Online and Printable Mad Libs for elementary school, middle school, and high school
Motivated to make a silly story, students don't really realize that they are memorizing grammar definitions. A word not sounding right in the story is a gentle way for a child to recognize and correct a mistake without help from a parent or teacher. Besides the original booklets, there are now online versions, printables, DVDs and even iPhone apps. Read on for teaching tips and links.
(This image is of the The Original Mad Libs, which was first published over 50 years ago. (Mad Libs, by the way, is a registered trademark of the Penguin Group (USA). I am using the term here to refer to the official product and the various spinoffs, tributes, and ripoffs that have arisen.)
Mad Libs Lesson Plans and Teaching Tips
Use mad libs for elementary school, middle school, and high school
|Fall Mad Libs (from classroomjr.com)|
- Don't pre-teach too much. Students will pay better attention to your explanations when they need the information you are giving to progress through the game.
- Students should be the ones to write the words that they come up with (think spelling practice). They obviously can't write directly on the story, so use a blackboard/whiteboard to record words, or prepare a separate paper for students to write on.
- Pick stories that are interesting to the students, or alter stories to include elements, like familiar names and cultural references, that they will enjoy.
- After reading the mad-libbed version of a story, go back and have students choose words that would actually make sense in the story. This helps with reading comprehension skills like predicting and making use of context.
- Have students write their own mad lib stories, and then work with a partner to fill in the blanks.
- Offer to help the students submit their stories to online mad libs sites. Who doesn't want to be a published writer?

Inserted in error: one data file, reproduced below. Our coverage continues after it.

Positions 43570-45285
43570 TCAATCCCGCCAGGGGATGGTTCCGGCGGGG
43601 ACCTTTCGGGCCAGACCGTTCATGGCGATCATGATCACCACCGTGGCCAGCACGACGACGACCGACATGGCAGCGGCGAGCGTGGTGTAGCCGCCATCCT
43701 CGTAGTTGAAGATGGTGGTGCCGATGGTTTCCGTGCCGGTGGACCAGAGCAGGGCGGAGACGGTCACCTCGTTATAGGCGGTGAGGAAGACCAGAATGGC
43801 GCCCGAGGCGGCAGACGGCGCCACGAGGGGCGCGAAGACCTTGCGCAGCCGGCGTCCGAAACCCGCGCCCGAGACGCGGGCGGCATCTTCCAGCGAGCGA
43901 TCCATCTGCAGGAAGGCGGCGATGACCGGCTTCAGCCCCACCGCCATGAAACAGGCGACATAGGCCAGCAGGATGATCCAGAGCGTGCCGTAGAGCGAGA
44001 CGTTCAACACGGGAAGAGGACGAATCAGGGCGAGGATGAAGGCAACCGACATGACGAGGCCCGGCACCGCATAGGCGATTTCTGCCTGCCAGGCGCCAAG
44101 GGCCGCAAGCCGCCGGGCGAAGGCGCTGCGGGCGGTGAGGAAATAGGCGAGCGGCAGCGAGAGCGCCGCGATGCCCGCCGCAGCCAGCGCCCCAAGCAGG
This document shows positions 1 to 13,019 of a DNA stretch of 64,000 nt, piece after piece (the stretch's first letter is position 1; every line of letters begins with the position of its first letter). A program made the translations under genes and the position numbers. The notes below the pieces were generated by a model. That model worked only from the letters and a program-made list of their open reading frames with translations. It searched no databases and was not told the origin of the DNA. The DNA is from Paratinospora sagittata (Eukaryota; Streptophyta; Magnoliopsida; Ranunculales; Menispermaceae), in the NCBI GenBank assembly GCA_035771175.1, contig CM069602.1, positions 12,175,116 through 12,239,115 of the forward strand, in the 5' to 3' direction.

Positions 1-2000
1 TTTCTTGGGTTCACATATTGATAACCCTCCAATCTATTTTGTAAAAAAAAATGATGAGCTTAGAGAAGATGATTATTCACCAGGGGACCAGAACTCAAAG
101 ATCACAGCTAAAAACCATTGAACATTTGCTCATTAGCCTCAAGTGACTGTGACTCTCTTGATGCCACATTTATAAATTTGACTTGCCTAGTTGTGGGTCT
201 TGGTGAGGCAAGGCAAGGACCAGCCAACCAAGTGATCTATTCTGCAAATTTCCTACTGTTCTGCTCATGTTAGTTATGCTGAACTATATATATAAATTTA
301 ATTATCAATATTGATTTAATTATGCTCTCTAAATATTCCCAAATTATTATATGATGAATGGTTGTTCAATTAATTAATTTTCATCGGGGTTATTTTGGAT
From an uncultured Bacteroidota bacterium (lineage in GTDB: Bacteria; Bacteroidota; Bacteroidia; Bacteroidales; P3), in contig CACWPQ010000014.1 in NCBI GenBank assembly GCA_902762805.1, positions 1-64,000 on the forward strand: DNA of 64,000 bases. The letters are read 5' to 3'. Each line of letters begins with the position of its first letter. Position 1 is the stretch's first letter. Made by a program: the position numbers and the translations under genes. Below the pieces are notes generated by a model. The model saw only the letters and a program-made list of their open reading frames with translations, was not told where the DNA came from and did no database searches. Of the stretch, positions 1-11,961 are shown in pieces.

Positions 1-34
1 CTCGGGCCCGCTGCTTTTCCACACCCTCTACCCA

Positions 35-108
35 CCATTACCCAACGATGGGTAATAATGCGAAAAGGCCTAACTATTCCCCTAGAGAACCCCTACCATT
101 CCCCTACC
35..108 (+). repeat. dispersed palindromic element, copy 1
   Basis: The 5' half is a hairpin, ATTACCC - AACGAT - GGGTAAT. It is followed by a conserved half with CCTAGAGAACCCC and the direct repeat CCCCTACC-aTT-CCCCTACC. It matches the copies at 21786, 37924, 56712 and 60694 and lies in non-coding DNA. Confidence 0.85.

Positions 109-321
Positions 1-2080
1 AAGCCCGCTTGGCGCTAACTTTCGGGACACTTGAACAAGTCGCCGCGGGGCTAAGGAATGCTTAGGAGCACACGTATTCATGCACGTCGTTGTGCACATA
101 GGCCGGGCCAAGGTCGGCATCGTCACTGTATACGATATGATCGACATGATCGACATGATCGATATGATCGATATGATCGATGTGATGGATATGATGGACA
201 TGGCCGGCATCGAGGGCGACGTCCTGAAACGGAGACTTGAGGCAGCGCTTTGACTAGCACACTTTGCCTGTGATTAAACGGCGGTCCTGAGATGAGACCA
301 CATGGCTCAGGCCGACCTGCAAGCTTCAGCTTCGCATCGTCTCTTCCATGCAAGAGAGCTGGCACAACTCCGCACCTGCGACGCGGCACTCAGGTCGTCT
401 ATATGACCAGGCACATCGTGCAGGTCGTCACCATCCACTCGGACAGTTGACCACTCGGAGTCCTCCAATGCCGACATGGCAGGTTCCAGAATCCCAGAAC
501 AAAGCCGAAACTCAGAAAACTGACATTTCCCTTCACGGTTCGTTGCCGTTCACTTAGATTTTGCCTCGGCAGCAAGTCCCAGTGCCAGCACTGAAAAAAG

Online and Printable Mad Libs - Play mad libs now or print out a story for later
Since you're online now, the best place to start finding mad libs is right here on the web. Check out the links below. Some feature printable mad libs. Others can be played online. Many sites offer both options.
For third grade and up. This site has a hundred or so stories with new ones added monthly. (online mad libs only)
Mad Takes has 188 stories and you can even submit your own. (online and printable mad libs)
Most of these stories seem to be user submitted. The content of some stories might be tough for young kids, like the "Paris Hilton's Early Life Story" and "Low Budget Wedding Reception." You can play Word Libs online or print them out. (online and printable)
This site, mainly for teachers, has twelve free mad libs. Paid members of the site have access to 200 more. (free mad libs are online only; paid mad libs appear to be printable)
This site feature features printable mad libs for kids, mostly with seasonal and holiday themes. (printable mad libs only)
If the above links weren't enough, here is a page with links to several more mad libs pages including Winnie the Pooh and Tolkien themed stories. (links to many different pages--some printable and some online mad libs)
Official Mad Libs Books - The real thing
Why would you want to buy Mad Libs books when there are so many free stories online? There are a few reasons. First, all of the official mad libs stories make it across an editor's desk before being published. The quality of the writing is better than much of what you'll find online. Second, there is probably a themed Mad Libs book that will suit your child's interests perfectly. And third, it's just easier to throw a Mad Libs book into a backpack or the glove box than to find and print out copies to take on the road.